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Pyridoxine, Pyridoxamine, Pyridoxal: Analogs and Derivatives: H. Tsuge, Determination of Vitamin B 6 Vitamers and Metabolites in Biological Sample. H.J. Mascher, High-Performance Liquid Chromatography Determination of Total Pyridoxal in Human Plasma. J.D. Mahuren and S.P. Coburn, Determination of 5-Pyridoxic Acid, 5-Pyridoxic Acid Lactone, and other Vitamin B6 Compounds by Cation-Exchange High-Performance Liquid Chromatography. D.E. Metzler, Nuclear Magnetic Resonance in Study of Active Sites of Pyridoxal-Dependent Enzymes. T. Fukui and K. Tanizawa, Synthesis and Application of Pyridoxal Polyphosphoryl Derivatives as Active-Site Probes for Nucleotide-Binding Enzymes. S. Stein and T. Zhu, Preparation of Vitamin B6-Peptide and Vitamin B6-Peptide-Oligonucleotide Conjugates. J.F. Gregory III and H. Nakano, Preparation of Nonlabeled, Tritiated, and Deuterated Pyridoxine 5-beta-D-Glucoside and Assay of Pyridoxine-5-beta-D-Glucoside Hydrolase. Y. Suzuki, Y. Doi, K. Uchida, and H. Tsuge, Enzymatic Preparation of Pyridoxine 4- and 5-alpha-D-Glucosides. Y. Suzuki and K. Uchida, Formation of Beta-Galactosides of Pyridoxine using Sporobolomyces singularis. Carbonyl Coenzymes: Pyruvyl Enzymes and Quinoproteins: W. Dowhan, Phosphatidylserine Decarboxylases: Pyruvoyl-Dependent Enzymes from Bacteria to Mammals. M. Misset-Smits, A.J.J. Olshoorn, A. Dewanti, and J.A. Duine, Production, Assay, and Occurrence of Pyrroloquinoline Quinone. C. Hartmann and W.S. McIntire, Amine-Oxidizing Quinoproteins. O. Suzuki and T. Kumazawa, Gas Chromatographic/Mass Spectrometric Analysis of Pyrroloquinoline Quinone. H. Narita and E. Morishita, Monoclonal Antibodies Specific to Pyrroloquinoline Quinone. Nicotinic Acid: Analogs and Coenzymes: A. Klemm, T. Steiner, U. Flitgen, G.A. Cumme, and A. Horn, Determination, Purification, and Characterization of alpha-NADH and alpha-NADPH. R.F. Colman, Affinity Labels for NaD(P)-Specific Sites. C.M. Ensor and H.-H. Tai, Photoaffinity Labeling of NAD+-Linked Enzymes. V. Micheli and S. Sestini, Determining NAD Synthesis in Erythrocytes. E.L. Jacobson and M.K. Jacobson, Tissue NAD as Biochemical Measure of Niacin Status in Humans. R.M. Graeff, T.F. Walseth, and H.C. Lee, Radioimmunoassay for Measuring Endogenous Levels of Cyclic ADP-Ribose in Tissues. G. Magni, M. Emanuelli, A. Amici, N. Raffaelli, and S. Ruggieri, Purification of Human Nicotinamide-Mononucleotide Adenylyltransferase. G. Magni, M. Emanuelli, A. Amici, N. Raffaelli, and S. Ruggieri, Nicotinamide-Mononucleotide Adenylyltransferases from Yeast and Other Microorganisms. J. Zhang, Use of Biotinylated NAD to Label and Purify ADP-Ribosylated Proteins. M.K. Jacobson, D.L. Coyle, C.Q. Vu, H. Kim, and E.L. Jacobson, Preparation of Cyclic ADP-Ribose, 2'-Phospho-Cyclic ADP-Ribose, and Nicotinate Adenine Dinucleotide Phosphate: Possible Second Messengers of Calcium Signaling. D. Cervantes-Laurean, E.L. Jacobson, and M.K. Jacobson, Preparation of Low Molecular Weight Model Conjugates for ADP-Ribose Linkages to Protein. T.F. Walseth, L. Wong, R.M. Graeff, and H.C. Lee, Bioassay for Determining Endogenous Levels of ADP-Ribose. T.F. Walseth, R. Aarhus, M.E. Gurnack, L. Wong, H.A. Breitinger, K.R. Gee, and H.C. Lee, Preparation of Cyclic ADP-Ribose Antagonists and Caged Cyclic ADP-Ribose. H. Okamoto, S. Takasawa, A. Tohgo, K. Nata, I. Kato, and N. Noguchi, Synthesis and Hydrolysis of Cyclic ADP-Ribose by Human Leukocyte Antigen CD38: Inhibition of Hydrolysis by ATP and Physiological Significance. C.B. Munshi, K.B. Fryxell, H.C. Lee, and W.D. Branton, Large-Scale Production of Human CD38 in Yeast by Fermentation. H.C. Lee, R.M. Graeff, C.B. Munshi, T.F. Walseth, and R. Aarhus, Large-Scale Purification of Aplysia ADP-Ribosylcyclase and Measurement of Its Activity by a Fluorimetric Assay. Flavins and Derivatives: S.-I. Huang, M.J. Caldwell, and K.L. Simpson, Urinary Riboflavin Determination by C18 Reversed-Phase, Open-Column Chromatography. K. Matsui and S. Kasai, Chemical Synthesis and Properties of 7alpha-Hydroxyriboflavin. A.F. Backmann, V. Wray, and A. Stocker, Synthesis of N6-(2-Aminoethyl)-FAD, N6-(6-Carboxyhexyl)-FAD, and Related Compounds. G. Richter, C. Krieger, R. Volk, K. Kis, H. Ritz, E. Gitze, and A. Bacher, Biosynthesis of Riboflavin: 3,4-Dihydroxy-2-butanone-4-phosphate Synthase. A. Bacher, G. Richter, H. Ritz, S. Eberhardt, M. Fischer, and C. Krieger, Biosynthesis: Riboflavin GTP Cyclohydrolase II, Deaminase, and Reductase. A. Bacher, S. Eberhardt, M. Fischer, S. Mirtl, K. Kis, K. Kugelbrey, J. Scheuring, and K. Schott, Biosynthesis of Riboflavin: Lumazine Synthase and Riboflavin Synthase. G. Rindi and G. Gastaldi, Measurements and Characteristics of Intestinal Riboflavin Transport. D.B. McCormick, M. Oka, D.M. Bowers-Komro, Y. Yamada, and H.A. Hartman, Purification and Properties of FAD Synthetase from Liver. K. Decker and R. Brandsch, Determining Covalent Flavinylation. R.S-F. Lee and H.C. Ford, Purification and Characterization of 5-Nucleotidase/FAD Pyrophosphatase from Human Placenta. Y.V.S.N. Murthy and V. Massey, Syntheses and Application of Flavin Analogs as Active-Site Probes for Flavoproteins. Subject Index. Author Index.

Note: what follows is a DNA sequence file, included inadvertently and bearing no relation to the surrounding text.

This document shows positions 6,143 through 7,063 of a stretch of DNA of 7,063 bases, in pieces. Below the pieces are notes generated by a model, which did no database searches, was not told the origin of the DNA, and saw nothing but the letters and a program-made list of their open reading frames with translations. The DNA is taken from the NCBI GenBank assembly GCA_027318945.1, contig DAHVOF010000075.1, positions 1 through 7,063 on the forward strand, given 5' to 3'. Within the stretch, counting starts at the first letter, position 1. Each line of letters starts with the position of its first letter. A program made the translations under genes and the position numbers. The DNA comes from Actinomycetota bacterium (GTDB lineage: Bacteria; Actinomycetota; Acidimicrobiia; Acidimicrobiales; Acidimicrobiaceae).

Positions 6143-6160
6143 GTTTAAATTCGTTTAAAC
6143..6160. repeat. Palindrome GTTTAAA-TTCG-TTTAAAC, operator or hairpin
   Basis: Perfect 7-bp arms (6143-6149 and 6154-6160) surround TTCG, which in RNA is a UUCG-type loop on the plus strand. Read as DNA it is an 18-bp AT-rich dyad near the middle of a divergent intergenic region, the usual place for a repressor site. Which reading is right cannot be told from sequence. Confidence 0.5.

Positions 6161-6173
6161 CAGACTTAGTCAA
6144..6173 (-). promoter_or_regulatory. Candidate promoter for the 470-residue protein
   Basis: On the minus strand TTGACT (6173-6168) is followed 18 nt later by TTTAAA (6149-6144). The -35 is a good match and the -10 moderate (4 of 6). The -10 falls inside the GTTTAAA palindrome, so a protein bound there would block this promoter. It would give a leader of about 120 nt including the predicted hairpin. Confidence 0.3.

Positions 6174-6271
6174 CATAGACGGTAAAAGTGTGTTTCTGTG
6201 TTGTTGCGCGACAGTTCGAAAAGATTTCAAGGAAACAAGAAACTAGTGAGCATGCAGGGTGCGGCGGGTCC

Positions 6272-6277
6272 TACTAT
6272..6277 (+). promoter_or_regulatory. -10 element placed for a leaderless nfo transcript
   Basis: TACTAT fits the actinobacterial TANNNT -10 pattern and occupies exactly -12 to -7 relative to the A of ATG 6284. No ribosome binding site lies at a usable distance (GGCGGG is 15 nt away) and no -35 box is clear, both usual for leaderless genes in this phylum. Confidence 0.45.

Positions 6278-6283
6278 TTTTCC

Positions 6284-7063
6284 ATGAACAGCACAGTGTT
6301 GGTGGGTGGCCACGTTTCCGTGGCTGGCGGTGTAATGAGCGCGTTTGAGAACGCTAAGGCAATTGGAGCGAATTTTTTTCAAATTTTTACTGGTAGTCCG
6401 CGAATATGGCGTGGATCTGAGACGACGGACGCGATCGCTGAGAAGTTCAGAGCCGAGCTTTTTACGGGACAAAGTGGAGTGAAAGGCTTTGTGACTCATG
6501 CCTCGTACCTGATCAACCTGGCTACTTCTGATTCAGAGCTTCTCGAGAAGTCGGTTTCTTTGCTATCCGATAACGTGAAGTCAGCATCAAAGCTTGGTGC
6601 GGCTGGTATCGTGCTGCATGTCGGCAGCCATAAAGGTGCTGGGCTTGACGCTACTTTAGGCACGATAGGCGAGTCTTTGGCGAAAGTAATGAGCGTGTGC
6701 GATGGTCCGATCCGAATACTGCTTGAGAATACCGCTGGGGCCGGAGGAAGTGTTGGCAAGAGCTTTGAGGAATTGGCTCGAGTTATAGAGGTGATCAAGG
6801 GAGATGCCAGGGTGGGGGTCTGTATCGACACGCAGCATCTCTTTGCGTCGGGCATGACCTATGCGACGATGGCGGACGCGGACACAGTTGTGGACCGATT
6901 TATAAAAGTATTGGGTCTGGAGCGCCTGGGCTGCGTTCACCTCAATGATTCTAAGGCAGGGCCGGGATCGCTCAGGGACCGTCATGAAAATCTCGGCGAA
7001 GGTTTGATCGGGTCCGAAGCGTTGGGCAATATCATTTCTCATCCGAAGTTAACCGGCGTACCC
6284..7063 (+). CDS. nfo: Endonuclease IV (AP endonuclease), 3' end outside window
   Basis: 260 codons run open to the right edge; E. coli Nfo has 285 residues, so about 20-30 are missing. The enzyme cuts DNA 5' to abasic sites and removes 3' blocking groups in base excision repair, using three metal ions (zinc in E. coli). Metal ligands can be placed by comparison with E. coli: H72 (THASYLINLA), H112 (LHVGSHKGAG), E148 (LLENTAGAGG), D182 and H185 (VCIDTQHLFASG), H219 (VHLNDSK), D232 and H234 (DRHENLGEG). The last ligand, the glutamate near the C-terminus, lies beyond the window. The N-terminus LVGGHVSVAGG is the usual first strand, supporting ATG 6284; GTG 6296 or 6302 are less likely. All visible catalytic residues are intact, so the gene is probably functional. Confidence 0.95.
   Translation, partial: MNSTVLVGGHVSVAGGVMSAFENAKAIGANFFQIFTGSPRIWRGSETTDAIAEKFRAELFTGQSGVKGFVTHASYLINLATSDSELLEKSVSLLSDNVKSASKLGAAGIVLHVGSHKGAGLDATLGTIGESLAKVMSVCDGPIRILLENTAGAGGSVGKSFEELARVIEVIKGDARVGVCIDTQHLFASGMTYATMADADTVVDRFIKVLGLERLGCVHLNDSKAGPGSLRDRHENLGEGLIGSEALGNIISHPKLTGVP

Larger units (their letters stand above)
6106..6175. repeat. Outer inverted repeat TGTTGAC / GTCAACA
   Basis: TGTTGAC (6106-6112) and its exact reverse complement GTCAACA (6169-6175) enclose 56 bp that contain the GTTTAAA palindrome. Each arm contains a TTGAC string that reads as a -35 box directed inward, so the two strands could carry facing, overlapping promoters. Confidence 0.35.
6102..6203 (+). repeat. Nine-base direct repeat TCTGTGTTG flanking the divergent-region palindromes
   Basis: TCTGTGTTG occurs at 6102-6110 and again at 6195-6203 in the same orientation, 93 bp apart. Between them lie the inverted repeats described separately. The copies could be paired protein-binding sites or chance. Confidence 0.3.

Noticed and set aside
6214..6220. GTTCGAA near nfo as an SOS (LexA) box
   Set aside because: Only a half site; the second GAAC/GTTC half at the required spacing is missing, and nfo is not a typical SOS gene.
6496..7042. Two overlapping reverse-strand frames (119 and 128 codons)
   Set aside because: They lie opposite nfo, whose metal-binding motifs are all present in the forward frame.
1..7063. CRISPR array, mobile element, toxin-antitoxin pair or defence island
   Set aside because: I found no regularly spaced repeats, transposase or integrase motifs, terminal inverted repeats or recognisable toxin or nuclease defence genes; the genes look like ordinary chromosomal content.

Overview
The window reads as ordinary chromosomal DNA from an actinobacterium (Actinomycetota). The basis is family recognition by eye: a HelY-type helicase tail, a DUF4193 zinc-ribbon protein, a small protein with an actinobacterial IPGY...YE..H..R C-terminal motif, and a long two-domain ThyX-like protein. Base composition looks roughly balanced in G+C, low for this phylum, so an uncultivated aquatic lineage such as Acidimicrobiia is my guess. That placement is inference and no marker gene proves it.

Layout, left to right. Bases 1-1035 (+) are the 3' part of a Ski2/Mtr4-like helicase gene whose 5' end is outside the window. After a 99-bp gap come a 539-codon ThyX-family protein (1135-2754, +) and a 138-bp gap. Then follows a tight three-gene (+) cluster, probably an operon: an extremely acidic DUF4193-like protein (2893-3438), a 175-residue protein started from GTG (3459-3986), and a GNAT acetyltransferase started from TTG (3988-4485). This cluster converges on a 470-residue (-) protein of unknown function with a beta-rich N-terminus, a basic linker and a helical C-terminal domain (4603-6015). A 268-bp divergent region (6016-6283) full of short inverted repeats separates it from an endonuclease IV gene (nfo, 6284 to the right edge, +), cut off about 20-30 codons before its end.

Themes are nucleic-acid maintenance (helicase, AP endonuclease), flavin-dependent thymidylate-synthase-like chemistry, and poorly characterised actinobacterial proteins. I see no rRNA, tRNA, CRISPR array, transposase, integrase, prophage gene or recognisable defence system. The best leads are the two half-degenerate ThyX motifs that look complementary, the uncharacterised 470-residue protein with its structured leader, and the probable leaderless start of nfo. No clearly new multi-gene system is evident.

The critically acclaimed laboratory standard for more than forty years, Methods in Enzymology is one of the most highly respected publications in the field of biochemistry. Since 1955, each volume has been eagerly awaited, frequently consulted, and praised by researchers and reviewers alike. More than 270 volumes have been published (all of them still in print) and much of the material is relevant even today--truly an essential publication for researchers in all fields of life sciences.